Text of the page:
It’s been more than 20 years since Rick Astley’s “Never Gonna Give You Up” topped the Billboard Hot 100, but it is once again infiltrating the public consciousness thanks to the phenomenon known as “RickRolling.”
Around March 2007, bloggers and online social networkers started casually linking to the song’s nostalgically ’80s music video via YouTube. RickRolling was a psych-out for readers who would click on tantalizing hyperlinks, only to fall prey to a young Astley’s blonde bouffant and idiosyncratic dance moves.
RickRolling has since taken on a life of its own, with YouTube users creating their own lip-synced routines and real-life RickRoll interruptions at, say, a Scientology protest or board meeting, often with the refrain “You’ve been RickRolled.”
The movement has spurred digital sales for the track, which has sold at least 1,000 downloads per week since late December and peaked with 2,500 sales the week of March 9.
On April Fools’ Day, YouTube RickRolled users by linking to the video on all of its home-page features. Other online outlets like Sports Illustrated and Live Journal followed suit.
Altogether, the video was viewed 6.6 million times in one day, generating 43,000 user comments and boosting the track to No. 77 at Amazon’s download store.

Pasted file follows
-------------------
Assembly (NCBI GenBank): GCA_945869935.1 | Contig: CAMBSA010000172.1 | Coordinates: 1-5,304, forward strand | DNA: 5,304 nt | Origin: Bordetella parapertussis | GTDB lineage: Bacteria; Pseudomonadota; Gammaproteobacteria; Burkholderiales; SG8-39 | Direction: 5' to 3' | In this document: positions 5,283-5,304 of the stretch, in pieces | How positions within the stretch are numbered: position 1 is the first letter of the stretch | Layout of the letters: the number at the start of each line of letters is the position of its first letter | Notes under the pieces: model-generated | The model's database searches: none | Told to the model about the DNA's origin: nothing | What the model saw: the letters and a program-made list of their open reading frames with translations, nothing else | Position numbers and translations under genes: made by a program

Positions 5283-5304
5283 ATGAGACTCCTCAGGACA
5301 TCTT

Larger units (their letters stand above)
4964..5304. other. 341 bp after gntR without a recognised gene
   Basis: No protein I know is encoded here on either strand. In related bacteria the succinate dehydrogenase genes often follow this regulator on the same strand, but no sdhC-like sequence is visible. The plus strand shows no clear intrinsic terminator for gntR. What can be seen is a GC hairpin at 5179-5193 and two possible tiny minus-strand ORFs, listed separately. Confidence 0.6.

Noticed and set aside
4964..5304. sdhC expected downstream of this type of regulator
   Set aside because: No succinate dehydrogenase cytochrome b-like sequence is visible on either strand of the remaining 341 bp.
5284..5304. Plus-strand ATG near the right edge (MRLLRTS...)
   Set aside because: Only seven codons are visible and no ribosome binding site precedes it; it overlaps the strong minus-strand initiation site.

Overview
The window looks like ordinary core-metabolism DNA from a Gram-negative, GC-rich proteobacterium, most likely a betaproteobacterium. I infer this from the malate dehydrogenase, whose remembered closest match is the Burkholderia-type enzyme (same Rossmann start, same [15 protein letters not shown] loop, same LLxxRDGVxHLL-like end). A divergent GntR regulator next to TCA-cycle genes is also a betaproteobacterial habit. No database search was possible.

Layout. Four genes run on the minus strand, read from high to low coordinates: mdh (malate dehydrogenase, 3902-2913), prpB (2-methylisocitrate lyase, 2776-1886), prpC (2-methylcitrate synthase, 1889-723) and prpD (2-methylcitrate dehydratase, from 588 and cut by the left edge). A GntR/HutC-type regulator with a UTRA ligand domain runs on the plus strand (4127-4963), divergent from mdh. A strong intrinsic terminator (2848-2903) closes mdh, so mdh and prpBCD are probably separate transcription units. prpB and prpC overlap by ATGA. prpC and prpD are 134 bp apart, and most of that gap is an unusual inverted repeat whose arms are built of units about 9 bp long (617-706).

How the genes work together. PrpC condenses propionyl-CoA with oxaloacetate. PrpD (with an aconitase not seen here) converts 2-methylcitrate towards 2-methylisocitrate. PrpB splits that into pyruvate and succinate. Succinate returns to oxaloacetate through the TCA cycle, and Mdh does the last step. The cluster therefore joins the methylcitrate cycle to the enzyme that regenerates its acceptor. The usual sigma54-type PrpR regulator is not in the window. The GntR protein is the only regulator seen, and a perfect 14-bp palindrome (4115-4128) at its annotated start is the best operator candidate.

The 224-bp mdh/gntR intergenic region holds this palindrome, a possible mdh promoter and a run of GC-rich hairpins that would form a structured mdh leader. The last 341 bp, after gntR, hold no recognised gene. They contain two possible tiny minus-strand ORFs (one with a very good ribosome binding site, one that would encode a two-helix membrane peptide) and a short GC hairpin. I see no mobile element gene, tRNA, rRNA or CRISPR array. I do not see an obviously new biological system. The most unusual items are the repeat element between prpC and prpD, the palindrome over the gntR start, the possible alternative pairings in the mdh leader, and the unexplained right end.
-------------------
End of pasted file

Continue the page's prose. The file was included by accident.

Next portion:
“YouTube brought (RickRolling) to our attention late last year and were able to track the sources of the hits,” says Sam Gomez, VP of digital marketing for Sony BMG’s commercial music group of Sony BMG, Astley’s label.
“Then about a month ago we were approached with the idea of the April Fools’ prank. Rick and his manager loved it. So we wanted to have fun with this.”
Gomez adds that it was all made possible through the alliance that Sony BMG made with Google and YouTube in 2006 for access to its back catalog of videos.
Sony BMG has issued “Never Gonna Give You Up” as a ringtone, and is mulling another greatest-hits release for 2008 in the United Kingdom. Three of Astley’s albums — his debut, “Whenever You Need Somebody”; “Greatest Hits”; and “Platinum & Gold Collection” — remain in print in the United States via Sony BMG’s RCA/Legacy label.